Of course zombie weirdness is not only about food, it's about movement, too, and exercise. Zombie bodies, unlike their human precursors, are not built to move. Zombies will sit and gaze vacantly into space until a prey object comes along, or until they smell something to eat. When a zombie does get up and move it pays not the slightest attention to the quality, purpose or results of their movement. It's not about healthful exercise for zombies, nor about pleasure in using their body; it's just about a mindless putting of one foot in front of another. Zombies are not aware that movement without intention or purpose doesn't help their health; they aren't interested in health. They don't care about living and dying; that whole cycle is old news to them. Like sheep, they often move together as a unit, doing or avoiding precisely what other zombies do and avoid. Of course, zombies are not nearly as smart as sheep.

The zombie does have a nervous system, albeit a rudimentary one, so it may well wallow in the discomfort of an overstuffed belly and the pain of lower back muscles seldom or improperly used. It will not notice its own softness of mind, of course, since it doesn't even know it has a brain. The zombie is not aware of the perils of sitting or long periods, either at a desk or on a couch. Mindlessly watching television or stuffing cheesy snacks into their mouth is not a habit that a zombie would question. If the snack is there, a zombie will eat it. If the TV is on, the zombie will watch it, regardless of programming quality or content. The zombie will not think about using holiday time to make a meaningful connection with loved ones or help those in need. The zombie is all about the zombie.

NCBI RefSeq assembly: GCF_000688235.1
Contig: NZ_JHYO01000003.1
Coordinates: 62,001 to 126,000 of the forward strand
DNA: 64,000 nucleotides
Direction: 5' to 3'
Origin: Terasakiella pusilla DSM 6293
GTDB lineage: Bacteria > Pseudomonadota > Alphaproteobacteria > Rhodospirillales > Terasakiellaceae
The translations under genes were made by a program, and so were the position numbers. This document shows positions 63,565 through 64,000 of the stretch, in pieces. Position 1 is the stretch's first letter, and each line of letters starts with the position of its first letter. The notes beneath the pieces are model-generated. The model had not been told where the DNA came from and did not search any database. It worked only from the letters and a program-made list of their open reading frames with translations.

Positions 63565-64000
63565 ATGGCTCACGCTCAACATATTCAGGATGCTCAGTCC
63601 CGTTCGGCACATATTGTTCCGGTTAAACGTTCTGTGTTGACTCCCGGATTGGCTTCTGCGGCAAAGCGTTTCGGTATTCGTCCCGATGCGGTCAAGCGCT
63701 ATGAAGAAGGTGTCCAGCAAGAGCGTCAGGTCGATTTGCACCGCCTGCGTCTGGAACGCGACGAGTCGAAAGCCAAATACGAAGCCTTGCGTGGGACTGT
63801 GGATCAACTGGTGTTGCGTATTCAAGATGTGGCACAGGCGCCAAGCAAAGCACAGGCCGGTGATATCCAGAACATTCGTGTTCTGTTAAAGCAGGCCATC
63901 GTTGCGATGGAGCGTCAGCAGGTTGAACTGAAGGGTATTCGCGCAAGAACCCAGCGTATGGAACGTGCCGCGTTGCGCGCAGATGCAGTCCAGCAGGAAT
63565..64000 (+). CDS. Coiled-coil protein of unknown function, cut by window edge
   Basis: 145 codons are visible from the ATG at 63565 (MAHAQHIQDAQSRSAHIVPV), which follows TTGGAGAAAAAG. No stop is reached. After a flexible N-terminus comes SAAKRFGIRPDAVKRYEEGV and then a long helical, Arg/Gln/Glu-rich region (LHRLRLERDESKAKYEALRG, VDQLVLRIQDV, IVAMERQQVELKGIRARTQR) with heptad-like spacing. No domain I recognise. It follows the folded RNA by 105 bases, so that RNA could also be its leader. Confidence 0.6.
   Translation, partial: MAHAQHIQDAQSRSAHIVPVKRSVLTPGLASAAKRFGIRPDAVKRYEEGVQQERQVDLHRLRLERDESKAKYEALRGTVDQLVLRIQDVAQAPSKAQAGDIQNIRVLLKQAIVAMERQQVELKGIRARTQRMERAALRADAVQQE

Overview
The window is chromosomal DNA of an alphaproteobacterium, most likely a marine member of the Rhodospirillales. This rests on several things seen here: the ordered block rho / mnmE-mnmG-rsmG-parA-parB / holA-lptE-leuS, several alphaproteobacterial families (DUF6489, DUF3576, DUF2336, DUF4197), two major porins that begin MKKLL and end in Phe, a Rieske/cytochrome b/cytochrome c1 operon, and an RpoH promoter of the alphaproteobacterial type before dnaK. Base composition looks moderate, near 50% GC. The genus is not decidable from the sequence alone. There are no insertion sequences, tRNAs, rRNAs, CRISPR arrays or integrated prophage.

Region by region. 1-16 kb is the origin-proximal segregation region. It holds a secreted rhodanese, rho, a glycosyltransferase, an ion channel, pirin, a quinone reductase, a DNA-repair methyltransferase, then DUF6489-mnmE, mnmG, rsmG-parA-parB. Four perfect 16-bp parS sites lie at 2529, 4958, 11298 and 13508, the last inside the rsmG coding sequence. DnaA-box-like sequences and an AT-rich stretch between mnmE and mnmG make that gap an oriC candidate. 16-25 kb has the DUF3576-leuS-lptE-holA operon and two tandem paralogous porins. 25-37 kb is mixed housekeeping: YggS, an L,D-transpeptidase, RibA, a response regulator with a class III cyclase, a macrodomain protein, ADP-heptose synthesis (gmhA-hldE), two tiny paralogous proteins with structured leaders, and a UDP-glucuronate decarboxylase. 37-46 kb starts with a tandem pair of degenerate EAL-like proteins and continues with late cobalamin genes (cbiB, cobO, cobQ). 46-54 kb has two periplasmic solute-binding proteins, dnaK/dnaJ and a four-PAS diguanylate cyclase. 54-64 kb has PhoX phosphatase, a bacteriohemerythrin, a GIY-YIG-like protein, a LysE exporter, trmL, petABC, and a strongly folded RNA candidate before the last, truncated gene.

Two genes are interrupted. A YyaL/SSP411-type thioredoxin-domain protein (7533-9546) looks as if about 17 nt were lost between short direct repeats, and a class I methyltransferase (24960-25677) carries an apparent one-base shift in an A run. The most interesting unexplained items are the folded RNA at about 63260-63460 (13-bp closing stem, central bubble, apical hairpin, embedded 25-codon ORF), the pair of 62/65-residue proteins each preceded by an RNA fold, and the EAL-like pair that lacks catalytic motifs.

Because the zombie accepts anything it hears or sees as fact -- especially as it has been so trained by official agencies or the general flow of culture -- it will have no idea about the spiritual underpinnings and opportunities of this special time of year. The zombie will assume, if it even bothers to think that much, that this is a season of material consumption, gluttony, stress, loneliness and frenzy for many, whilst entirely missing that it is a season for deep caring, inner reflection and compassionate action for others.

If you want to watch a good zombie flick this year, or read a good zombie thriller, you may have no farther to go than the mirror. If you're awake and there's no hint of the zombie within you, hats off. Otherwise, get rid of it. That way you'll be able to eat delicious, nutritious food and enjoy it with others and in moderation. You'll be able to imbibe with enjoyment without going to excess. You'll be able to think of those less fortunate in your prayers, and help them with your efforts and your wallet. You'll be able to spend some meditative time considering the great spirits who went before us and took great pains to make this season something special.

Your holidays will be much better without your inner zombies.